According to Bancel, people who received their boosters last year will likely have enough protection to get them through the winter, when new infections surge as people gather indoors to escape the cold.
However, he said that the efficacy of boosters will probably decline over the course of several months, similar to what happened with the first two doses, CNBC reported on Thursday.
"I will be surprised when we get that data in the coming weeks that it's holding nicely over time - I would expect that it's not going to hold great," Bancel was quoted as saying, referring to the strength of the booster shots.
However, Oxford vaccine expert Sir Andrew Pollard recently said that regular booster doses every four-six to fight Covid may not be a sustainable way to prevent Covid infections.
"Administering booster vaccines to everyone every six months was 'not sustainable'," Pollard was quoted as saying to the Daily Mail.
"We can't vaccinate the planet every four-six months. It's not sustainable or affordable. In the future, we need to target the vulnerable," said Pollard, who was chief investigator of the Oxford Covid vaccine trials and director of the Oxford Vaccine Group, which developed AstraZeneca's jab.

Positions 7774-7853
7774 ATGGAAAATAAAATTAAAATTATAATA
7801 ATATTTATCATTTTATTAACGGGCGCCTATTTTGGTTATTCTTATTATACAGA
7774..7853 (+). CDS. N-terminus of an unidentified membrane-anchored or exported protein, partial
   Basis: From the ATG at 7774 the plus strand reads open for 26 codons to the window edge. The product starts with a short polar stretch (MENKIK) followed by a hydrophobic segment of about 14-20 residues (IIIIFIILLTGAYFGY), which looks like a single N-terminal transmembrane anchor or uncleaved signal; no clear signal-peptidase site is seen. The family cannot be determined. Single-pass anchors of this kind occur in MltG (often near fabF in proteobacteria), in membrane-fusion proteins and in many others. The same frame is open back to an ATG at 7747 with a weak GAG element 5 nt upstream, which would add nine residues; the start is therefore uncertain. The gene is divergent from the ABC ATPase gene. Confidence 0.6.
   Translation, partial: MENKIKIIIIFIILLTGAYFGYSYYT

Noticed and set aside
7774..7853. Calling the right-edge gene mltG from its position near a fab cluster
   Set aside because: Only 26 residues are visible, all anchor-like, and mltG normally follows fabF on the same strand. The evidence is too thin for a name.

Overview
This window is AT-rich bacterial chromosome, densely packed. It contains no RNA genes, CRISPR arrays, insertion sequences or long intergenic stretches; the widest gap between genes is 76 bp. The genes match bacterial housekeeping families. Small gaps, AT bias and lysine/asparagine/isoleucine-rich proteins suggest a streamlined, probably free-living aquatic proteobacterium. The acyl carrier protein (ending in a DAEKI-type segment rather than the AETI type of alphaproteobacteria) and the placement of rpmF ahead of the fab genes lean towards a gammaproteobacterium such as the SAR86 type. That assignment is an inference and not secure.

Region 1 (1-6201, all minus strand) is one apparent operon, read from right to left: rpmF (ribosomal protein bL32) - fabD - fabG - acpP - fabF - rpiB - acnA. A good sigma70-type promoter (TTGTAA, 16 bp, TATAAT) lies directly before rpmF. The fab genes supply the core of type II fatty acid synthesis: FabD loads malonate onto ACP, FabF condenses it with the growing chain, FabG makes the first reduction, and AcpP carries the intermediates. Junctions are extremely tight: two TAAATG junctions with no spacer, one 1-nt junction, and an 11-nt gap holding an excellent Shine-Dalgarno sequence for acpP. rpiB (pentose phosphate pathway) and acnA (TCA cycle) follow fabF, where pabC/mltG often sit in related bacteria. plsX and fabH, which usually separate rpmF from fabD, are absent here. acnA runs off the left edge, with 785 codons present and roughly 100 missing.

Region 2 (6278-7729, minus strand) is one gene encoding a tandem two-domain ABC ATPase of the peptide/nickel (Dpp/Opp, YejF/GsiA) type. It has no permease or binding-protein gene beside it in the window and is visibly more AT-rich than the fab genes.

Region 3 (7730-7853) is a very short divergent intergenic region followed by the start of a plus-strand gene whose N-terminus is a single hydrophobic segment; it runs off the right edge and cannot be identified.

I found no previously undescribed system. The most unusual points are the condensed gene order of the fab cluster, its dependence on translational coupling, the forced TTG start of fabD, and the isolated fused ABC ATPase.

"Today, less than 10 per cent of people in low income families have even had their first dose, so the whole idea of fourth doses globally is just not sensible," Pollard was quoted as saying to Sky News.
According to Pollard, future immunisation drives should target the most vulnerable, rather than all adults.
In the wake of Omicron spreading rapidly around the globe, Israel has rolled out a fourth dose for over-60s, while health authorities in Germany, UK and France are planning a second booster.